“Environmental stuff” is fine for some industries, but it can’t be applied to auto manufacturing, can it? Actually, it can. Auto manufacturers find that not only is sustainability good for the environment, but it helps them save money as well.
Ford Motor Company is celebrating the 10-year anniversary of its Dearborn Truck Plant, set up to be Ford’s vision of sustainable manufacturing. The plant has produced more than 2.6 million F-150 trucks – up to nine models on three vehicle platforms, using almost 350 robots, between its body and paint shops and final assembly area.
Ford isn’t stopping there. It’s retooling the factory to build the next generation of the F-150, which uses advanced materials such as more high-strength steel in the frame and high-strength, military-grade, aluminum alloy throughout the vehicle body to improve durability while saving up to 700 pounds. This is intended to give customers greater towing, payload and fuel efficiency performance, Ford says.
Similarly, Volkswagen has the goal of becoming the world’s most environmentally compatible automaker. The company says it is engaged in environmental protection and wants its customers to also be motivated to practice environmental awareness. This includes its “Think Blue. Factory.” “We believe that efficient vehicles should originate from an efficient production line,” the company says, describing its sustainable manufacturing program – from components to vehicles — noting that it considers sustainable and efficient production to be a clear competitive advantage.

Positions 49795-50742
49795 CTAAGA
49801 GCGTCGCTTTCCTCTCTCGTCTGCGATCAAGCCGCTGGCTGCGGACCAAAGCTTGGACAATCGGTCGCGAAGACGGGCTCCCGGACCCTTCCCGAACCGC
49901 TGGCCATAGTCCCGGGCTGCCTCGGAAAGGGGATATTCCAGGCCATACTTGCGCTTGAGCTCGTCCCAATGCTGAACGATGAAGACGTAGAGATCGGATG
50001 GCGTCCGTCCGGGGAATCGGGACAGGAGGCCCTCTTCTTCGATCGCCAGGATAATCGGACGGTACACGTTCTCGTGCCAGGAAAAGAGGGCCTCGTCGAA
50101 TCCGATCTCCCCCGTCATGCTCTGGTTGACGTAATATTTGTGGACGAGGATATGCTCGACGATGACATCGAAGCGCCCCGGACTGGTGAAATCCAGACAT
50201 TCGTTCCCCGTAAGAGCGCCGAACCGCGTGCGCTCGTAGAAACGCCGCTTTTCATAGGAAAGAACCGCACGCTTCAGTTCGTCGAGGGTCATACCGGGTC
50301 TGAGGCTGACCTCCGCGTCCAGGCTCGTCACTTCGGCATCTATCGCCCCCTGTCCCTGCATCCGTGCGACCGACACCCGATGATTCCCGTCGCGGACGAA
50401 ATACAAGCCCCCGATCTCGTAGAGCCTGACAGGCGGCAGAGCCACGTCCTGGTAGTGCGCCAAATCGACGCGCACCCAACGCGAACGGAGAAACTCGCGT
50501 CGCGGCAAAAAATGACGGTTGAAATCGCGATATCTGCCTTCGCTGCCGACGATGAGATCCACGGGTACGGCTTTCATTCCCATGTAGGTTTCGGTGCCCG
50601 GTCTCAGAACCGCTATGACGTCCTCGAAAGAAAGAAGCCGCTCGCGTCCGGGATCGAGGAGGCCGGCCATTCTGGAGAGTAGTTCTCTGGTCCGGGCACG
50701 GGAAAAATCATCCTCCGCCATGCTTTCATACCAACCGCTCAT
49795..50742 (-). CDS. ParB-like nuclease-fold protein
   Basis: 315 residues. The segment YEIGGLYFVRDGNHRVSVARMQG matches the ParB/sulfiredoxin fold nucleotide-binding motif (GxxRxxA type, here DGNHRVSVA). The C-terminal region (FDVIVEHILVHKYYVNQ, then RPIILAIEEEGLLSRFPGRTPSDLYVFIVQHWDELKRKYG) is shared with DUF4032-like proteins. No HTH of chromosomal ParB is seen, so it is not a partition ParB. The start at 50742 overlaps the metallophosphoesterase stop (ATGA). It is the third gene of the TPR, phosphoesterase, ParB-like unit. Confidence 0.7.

Volkswagen’s goal by 2018 is to reduce the environmental impact of its vehicle and components by 25 percent, using five indicators: energy, water, waste, CO2 and solvent emissions. For example, the company recycles production remnants, packaging materials and workshop leftovers, and tries to minimize waste requiring disposal, such as using filtering processes that don’t require filtering aids.
On the other hand, Toyota is famous for its “lean” manufacturing techniques, but it turns out that “lean” manufacturing is inherently more environmentally friendly. “The three pillars of Lean — increasing value, reducing waste and respecting people — fit neatly into a sustainable perspective,” writes Ben Chandler of GreenBiz.com.
In particular, there’s “lean” manufacturing’s emphasis on taking ideas from all levels of the organization, Chandler writes. “It assumes that the people actually closest to the work, whether they are working on an assembly line or cleaning up a hazardous waste site, are best suited to identify problems and devise robust solutions,” he writes.
If the big automakers find sustainability useful, don’t you think it could help you?
Steve Leavitt, GM of U.S. Cloud Solutions for Exact